“Inside the battle to modernize 1960s-era mental health housing in Ontario” from This Magazine

A thoughtful article by Megan Marrelli from This Magazine https://this.org/. 

It would be easy to simply slam down how things are in domiciliary hostels (Homes for Special Care (HSC) and other municipal residences, now called Residential Support Services).  Instead it brings to light the complexity, including the dynamics of a business that can sometimes impact on the directions residents are able to go to advance in their recovery, participation in community, along with owners/carer’s daily efforts of care along with the role of mental health service providers outside of the residence.


On a rainy Thursday in April, I arrive at a yellow brick, split-level house in London, Ont. People are doing word searches at a large dining table. Some help themselves to a container of freshly baked peanut butter cookies, and CBC News is playing on a television in the living room. This house, tucked away in a quiet, tree-lined neighbourhood a few kilometres from London’s gritty city centre, feels almost like a family home. “You’ve come right in time for morning break,” says Sarah Dutsch, the homeowner, as I take off my shoes. This is one of Ontario’s Homes for Special Care: a controversial custodial housing program for people living with severe psychiatric challenges. Sarah and dozens of other Homes for Special Care operators are now in talks with the Ministry of Health and Long-Term Care about the future of mental health housing in Ontario. …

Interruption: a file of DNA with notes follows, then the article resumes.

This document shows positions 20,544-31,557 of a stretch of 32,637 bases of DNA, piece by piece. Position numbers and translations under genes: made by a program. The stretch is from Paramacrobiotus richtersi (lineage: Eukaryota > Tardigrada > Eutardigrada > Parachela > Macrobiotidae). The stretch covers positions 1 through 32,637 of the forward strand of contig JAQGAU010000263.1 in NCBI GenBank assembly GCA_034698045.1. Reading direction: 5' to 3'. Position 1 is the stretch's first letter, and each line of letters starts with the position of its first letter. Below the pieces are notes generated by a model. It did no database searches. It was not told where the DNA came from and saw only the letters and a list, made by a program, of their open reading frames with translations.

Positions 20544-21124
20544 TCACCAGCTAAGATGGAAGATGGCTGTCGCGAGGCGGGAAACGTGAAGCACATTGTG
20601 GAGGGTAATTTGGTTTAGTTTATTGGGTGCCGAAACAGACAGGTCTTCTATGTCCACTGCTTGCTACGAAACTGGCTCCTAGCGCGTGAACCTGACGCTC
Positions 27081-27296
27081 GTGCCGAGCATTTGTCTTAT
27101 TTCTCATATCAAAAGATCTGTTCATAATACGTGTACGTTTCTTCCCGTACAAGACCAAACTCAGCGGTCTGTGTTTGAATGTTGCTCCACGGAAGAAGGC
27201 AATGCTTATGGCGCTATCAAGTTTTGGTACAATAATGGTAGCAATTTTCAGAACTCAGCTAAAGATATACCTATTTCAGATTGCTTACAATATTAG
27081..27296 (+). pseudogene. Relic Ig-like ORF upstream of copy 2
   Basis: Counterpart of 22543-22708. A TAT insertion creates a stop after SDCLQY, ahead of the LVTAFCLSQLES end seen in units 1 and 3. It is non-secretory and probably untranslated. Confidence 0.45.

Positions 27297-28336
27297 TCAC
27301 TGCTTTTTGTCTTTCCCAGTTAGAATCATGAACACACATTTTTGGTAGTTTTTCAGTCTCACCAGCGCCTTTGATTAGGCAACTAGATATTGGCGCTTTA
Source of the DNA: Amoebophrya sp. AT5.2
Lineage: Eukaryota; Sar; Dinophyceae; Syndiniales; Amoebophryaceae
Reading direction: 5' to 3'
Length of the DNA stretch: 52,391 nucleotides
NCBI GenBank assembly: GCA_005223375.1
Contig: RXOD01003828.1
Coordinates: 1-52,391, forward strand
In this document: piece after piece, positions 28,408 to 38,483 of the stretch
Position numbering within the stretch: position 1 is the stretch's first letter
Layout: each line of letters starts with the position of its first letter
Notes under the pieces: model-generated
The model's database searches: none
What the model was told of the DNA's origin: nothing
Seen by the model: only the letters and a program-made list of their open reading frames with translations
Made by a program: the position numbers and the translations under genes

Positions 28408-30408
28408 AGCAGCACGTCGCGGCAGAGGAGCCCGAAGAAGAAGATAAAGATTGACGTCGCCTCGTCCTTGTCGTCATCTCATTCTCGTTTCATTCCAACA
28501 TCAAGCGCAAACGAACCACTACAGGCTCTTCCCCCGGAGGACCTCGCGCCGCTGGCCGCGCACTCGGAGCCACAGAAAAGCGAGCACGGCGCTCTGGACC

See the Article here: https://this.org/2018/07/24/inside-the-battle-to-modernize-1960s-era-mental-health-housing-ontario/

I hope that local communities and mental health planners bridge the issue to our broader directions in mental health reform, guided by the Recovery Model/Housing First.

The Mental Health Commission’s foundational report on housing and mental illness “Turning the Key” is a useful guide for us. https://www.mentalhealthcom…



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